Recently, John has come to terms with the fact that he has autism. He is asking me lots of questions, hard questions. Sometimes, I don't have the answers. We were looking at old pictures and he saw a picture of himself at Chicago's Walk Now for Autism hosted by Autism Speaks. He was little & doesn't remember it. It opened the door to a big conversation about autism, what it means, why he has it and Molly doesn't, if it means he's stupid, etc. I wasn't ready for the conversation, but it arrived without an invitation and I had no choice but to have it right then and there.

Since then, we discuss it when it comes up and take it one day at a time. He processes it little by little. I hope he can make friends with it someday.

Truth is, I don't know why he has it. I don't know what the future holds. I don't know much, even though I am the mom and I am supposed to know everything.

I went to my son's Parent Teacher Conference today. Typically, a day I dread. However, today I was pleasantly surprised by reports that my son is excelling in all areas at school. In fact, his teacher tells me, he has really taken to writing and journaling. Record scratch Excuse me, come again? Getting my son to write has always been a huge challenge, but apparently in the last few weeks he is the second grade's answer to Ernest Hemingway. The counselor says he is choosing to express himself on paper, when his verbal communication fails him. This is a huge milestone for any child, especially one on the autism spectrum.

Before I left, the teacher shared a recent journal entry.

As I read it, in front of the gathered team, I felt the air get thick as I mostly unsuccessfully fought back the tears. Seeing his feelings on paper made them seem more real, somehow.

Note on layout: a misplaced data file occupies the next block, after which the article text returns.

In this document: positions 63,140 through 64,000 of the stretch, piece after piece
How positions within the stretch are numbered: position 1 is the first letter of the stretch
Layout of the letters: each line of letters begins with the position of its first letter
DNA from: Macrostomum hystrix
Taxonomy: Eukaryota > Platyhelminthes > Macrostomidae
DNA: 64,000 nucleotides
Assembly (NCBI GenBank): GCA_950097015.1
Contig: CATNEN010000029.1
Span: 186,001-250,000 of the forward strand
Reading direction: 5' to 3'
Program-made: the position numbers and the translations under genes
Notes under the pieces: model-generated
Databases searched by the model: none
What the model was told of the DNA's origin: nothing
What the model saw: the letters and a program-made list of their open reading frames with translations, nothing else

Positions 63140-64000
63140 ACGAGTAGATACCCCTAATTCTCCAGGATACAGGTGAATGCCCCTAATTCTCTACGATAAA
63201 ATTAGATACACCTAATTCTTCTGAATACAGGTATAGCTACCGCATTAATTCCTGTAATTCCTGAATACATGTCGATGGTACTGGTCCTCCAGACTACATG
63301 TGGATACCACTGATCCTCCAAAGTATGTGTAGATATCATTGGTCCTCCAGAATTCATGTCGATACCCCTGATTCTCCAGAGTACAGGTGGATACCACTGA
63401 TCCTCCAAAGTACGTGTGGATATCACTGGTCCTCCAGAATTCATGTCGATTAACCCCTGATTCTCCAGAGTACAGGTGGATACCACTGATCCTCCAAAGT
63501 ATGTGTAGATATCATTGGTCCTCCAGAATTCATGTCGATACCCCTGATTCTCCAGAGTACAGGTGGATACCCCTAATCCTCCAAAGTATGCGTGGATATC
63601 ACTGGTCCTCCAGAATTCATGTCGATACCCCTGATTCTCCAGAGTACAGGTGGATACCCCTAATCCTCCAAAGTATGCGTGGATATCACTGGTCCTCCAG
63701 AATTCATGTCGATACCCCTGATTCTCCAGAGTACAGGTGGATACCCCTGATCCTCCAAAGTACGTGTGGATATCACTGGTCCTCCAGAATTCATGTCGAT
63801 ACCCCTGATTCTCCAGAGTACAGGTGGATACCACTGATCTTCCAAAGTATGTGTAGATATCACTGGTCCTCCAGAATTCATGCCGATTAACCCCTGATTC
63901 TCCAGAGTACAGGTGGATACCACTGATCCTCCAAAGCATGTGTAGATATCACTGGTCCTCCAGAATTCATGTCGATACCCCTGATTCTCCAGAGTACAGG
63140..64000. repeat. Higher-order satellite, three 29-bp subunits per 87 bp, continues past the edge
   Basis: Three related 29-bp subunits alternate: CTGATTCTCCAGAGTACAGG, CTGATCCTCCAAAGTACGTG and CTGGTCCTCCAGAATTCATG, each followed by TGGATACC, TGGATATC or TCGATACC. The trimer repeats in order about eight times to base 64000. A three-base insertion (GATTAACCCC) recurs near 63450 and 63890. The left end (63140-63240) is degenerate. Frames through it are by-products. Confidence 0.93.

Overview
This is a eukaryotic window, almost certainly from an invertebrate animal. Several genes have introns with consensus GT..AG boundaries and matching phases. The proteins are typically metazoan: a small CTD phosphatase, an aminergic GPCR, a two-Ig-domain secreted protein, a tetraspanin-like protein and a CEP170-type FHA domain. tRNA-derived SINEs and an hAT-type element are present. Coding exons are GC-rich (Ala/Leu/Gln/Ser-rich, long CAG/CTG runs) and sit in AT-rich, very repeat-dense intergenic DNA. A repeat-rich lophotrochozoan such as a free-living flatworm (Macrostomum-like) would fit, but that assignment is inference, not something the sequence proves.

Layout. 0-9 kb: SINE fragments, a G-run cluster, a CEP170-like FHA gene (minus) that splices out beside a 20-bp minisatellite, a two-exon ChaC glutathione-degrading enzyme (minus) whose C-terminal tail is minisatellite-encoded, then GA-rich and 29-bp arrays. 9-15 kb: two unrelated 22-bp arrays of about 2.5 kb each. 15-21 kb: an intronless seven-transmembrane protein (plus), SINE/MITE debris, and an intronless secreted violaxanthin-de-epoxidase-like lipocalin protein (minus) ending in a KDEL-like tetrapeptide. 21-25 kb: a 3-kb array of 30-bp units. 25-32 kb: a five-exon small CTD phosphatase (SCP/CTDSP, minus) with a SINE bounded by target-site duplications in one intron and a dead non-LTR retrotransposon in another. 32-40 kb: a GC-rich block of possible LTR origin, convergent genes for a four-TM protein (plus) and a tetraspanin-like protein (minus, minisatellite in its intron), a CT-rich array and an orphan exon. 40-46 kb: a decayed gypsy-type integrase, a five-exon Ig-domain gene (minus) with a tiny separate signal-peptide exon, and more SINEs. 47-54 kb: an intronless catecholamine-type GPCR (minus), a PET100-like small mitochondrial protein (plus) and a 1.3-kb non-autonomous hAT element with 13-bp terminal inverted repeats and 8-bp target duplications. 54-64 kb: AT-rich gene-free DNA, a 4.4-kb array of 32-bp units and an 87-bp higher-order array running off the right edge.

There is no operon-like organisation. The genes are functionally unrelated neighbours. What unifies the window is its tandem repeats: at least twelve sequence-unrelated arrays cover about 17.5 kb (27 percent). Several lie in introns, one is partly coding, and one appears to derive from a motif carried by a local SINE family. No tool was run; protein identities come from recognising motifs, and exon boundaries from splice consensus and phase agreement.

"That is why life is hard to me"

Not for me.

To me.

Indeed life is hard to all of us. Living amongst each other, sharing, learning, caring, earning, protecting, bargaining, grieving, obeying, co-cohabiting, leading, following... it's all hard. Marriage is hard, children are hard, money is hard, autism is hard. Life is hard.

At first, I wanted to be heartbroken. Who wants their 7 tear old to journal about how hard life has been to him? But then I reflected further. Life has been hard to John. Why should I be heartbroken that he is acknowledging the very truth of his life. Life has been hard, but joyful. Challenging, but rewarding. Painful, but full of laughter. He is merely owning the truth of his life. And succeeding in spite of it.

Nosce te Ipsum.

Know thyself.

Thursday, October 20, 2011


I occasionally am asked to speak at meetings, conferences and classrooms to discuss our autism "journey". I do not hold myself out as an expert in anything but my own life. But I do have a story to tell and I am somewhat of a story-teller. I have never had a fear of public speaking. In fact, I rather enjoy it.

It's funny that I get asked to speak about autism, because I have no idea what it is like to have autism. However, I do have a long term relationship with autism which started 17 years before I had children of my own.

When I was a teenager, I was a babysitting super-power. My father was a sailor and we lived on a Navy base. I paid for my first car (a 1976 AMC Hornet, thank you) with my babysitting cash. Which is impressive at $2 an hour. I was booked months in advance for the Holidays & if there was a large party in the neighborhood, it wasn't unusual for me to have 12 or 13 kids under my care. One day I got a phone call from a woman looking for occasional care for her disabled daughter. She asked if I could come for a visit, to meet her and her daughter and go from there.